Tuesday, 2 July 2019

Amazon wants new members for its Prime thing - ?! - ?! - ?!

Christ! How many members or customers or whatever does Amazon need?! The whole world has gone crazy, dear reader(s)!

This year's Amazon Prime Day(s) will be a $6.7bn bonanza to lure in new members, forecasts e-commerce expert.

Okay, okay. Er ... what expert? See if you can guess. 'Ha, ha, ha!' Yes, Voice. 'It's Jinksy, isn't it, boss?' Yes. Yes. It's Jinksy. Who else would it be?

Amazon's business model relies on attracting new members, and it will offer over 1 million deals on Prime Day this year to reel them in, says e-commerce delivery specialist ParcelHero. But can its marketplace traders afford to join in?

Listen! I got conned into joining that Prime thing, and it was a bloody nightmare trying to get out of it. 'You weren't conned. You just clicked on the wrong thing.' Exactly! I clicked on the wrong thing. But I had no idea what I was doing, man! It's so confusing. 'No, it isn't confusing. You've just got to be careful.' Exactly! You have to be really, really careful on that Amazon website BECAUSE(!) ... Jeff wants all our money to fund those absurd rockets of his. / NOW(!), listen ... I don't mind giving my money to Elon for his rockets, but I'll be damned if I'm going to give Jeff any money for his Blue Origin nonsense. 'Have you actually given Elon any money, boss?' What?! Are you crazy?! Elon is worth $20 billion! I haven't got a pot to piss in. 'All right. Uh, let's get back to the PR email.' Okay, okay. Parcels again! What a life, eh?

Amazon's Prime Day will set new records this year, says the e-commerce delivery specialist ParcelHero. It predicts Amazon's two-day members' only sale - on 15-16 July - will again see sales rise by 60%, bringing in around $6.704bn. But ParcelHero says the chief objective of the event is to lure in new members - who spend twice as much as non-members with Amazon - and that Amazon will actually lose money on some sales in its desire to hook in new loyal customers.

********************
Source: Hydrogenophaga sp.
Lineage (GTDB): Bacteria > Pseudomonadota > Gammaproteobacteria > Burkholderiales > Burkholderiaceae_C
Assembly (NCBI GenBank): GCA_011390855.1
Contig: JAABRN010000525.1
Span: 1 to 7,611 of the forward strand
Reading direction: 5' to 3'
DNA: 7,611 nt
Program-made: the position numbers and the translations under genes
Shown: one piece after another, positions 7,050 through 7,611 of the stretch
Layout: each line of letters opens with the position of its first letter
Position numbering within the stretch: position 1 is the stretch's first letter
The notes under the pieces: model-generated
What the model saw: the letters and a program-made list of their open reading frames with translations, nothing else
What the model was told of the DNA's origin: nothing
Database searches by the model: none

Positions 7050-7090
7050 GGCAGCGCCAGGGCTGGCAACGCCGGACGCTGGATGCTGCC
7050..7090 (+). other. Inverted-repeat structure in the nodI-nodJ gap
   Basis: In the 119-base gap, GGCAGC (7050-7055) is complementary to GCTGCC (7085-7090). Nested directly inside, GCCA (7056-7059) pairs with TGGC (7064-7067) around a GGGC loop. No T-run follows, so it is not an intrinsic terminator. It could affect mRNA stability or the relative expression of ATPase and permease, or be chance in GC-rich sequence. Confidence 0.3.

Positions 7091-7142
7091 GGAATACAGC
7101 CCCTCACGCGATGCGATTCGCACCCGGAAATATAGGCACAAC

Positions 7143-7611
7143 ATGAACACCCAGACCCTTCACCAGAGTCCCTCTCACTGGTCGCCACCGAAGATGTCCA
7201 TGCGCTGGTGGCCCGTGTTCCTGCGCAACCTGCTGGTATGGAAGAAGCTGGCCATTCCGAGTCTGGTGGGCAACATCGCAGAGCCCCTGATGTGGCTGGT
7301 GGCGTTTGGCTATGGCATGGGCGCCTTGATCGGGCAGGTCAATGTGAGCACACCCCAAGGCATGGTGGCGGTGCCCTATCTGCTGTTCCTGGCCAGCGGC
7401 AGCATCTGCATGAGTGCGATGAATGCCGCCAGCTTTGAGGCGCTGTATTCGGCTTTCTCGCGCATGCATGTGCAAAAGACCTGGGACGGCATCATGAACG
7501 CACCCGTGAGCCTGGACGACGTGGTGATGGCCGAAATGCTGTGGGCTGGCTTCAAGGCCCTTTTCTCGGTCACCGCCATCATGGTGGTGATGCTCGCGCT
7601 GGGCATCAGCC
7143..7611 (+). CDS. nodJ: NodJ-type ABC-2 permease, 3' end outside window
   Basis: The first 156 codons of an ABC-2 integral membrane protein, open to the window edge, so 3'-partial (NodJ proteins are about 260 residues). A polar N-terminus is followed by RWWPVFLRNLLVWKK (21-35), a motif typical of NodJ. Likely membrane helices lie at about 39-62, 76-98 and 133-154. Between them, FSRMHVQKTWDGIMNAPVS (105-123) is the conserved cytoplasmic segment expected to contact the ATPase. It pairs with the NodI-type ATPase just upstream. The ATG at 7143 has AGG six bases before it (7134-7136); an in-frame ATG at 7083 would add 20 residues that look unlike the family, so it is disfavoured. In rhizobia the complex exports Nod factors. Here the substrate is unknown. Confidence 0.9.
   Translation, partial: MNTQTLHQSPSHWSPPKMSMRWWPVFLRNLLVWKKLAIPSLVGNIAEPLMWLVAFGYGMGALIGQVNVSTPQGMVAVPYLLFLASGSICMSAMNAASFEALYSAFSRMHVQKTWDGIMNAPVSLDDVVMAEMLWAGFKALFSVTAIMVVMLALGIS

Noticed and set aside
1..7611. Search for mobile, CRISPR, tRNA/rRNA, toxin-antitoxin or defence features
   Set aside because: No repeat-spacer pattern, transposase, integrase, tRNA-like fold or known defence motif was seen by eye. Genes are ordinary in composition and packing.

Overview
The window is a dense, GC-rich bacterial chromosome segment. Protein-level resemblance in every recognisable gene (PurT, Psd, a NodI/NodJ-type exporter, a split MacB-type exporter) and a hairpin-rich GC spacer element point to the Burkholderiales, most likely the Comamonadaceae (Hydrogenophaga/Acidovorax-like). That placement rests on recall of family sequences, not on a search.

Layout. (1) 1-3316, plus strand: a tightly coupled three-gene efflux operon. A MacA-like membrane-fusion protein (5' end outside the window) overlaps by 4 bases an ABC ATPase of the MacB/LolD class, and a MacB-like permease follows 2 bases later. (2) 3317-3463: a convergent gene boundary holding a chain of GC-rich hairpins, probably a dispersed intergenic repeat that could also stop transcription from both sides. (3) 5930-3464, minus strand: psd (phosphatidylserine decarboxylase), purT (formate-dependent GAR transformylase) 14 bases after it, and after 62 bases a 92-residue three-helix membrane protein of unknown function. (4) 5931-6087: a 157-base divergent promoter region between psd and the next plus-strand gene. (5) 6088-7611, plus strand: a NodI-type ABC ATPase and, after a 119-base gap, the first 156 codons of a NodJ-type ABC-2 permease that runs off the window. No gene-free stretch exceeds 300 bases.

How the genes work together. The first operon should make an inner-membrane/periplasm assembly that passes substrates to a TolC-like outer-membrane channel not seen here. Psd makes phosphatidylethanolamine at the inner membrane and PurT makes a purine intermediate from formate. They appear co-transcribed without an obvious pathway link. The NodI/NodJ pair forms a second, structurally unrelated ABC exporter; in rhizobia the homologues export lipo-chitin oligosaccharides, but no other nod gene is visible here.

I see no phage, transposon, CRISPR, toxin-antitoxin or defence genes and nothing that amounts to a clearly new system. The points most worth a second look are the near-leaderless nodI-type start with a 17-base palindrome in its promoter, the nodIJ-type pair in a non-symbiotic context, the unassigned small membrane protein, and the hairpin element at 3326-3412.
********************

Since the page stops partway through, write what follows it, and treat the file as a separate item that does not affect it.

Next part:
Hook?! Ha! Tell me about it!

Says ParcelHero's Head of Consumer services, David Jinks MILT, "The exact numbers are not always released by Amazon, but our research shows a definite pattern of sales growth that is likely to be boosted by the switch to two days. Our research reveals that, back in 2015, the first Prime day earned the company a Prime cut of around $0.96bn; in 2016 that rose to $1.52bn; which soared to $2.41bn in 2017, and reached around $4.19bn in 2018. That's an average yearly rise of 60% in sales on the day; and if the event continues its meteoric growth, we think $6,7bn is a likely sales figure for the two-day promotion."

'He didn't tell you about it!' What? 'Jinksy didn't tell you about the hook they've got.' It's just a saying, Voice. FFS! Tell me about it! You know? 'Yeah, okay. I see.' And Amazon hasn't got an actual hook, man. That would be ridiculous. / Anyway ...

But David says that's not necessarily all good news for Amazon or the Amazon market place traders that join in the event. "Amazon's goal for its Prime Day events is not short term profits but members. Last year it had more new members sign up on Prime Day than any previous day in its history. That's what Amazon is looking for from the event."

New members. Right.

Explains David "Members are lured in by low prices and stay because of the free two-day deliveries, one day delivery options and other perks such as Prime Video. It's well worth while for Amazon as loyal Amazonians spend more than double the amount non-members do and tend to renew their subscription as the next Prime day rolls around."

Ha! I clicked on the wrong thing, that's all. I wasn't lured in by low prices or anything else, Jinksy. It was a mistake. A tragic mistake. And I didn't stay. I left.

Ah, I've had enough of this ...

ENDS - !!!


Anything else? No. There's nothing else.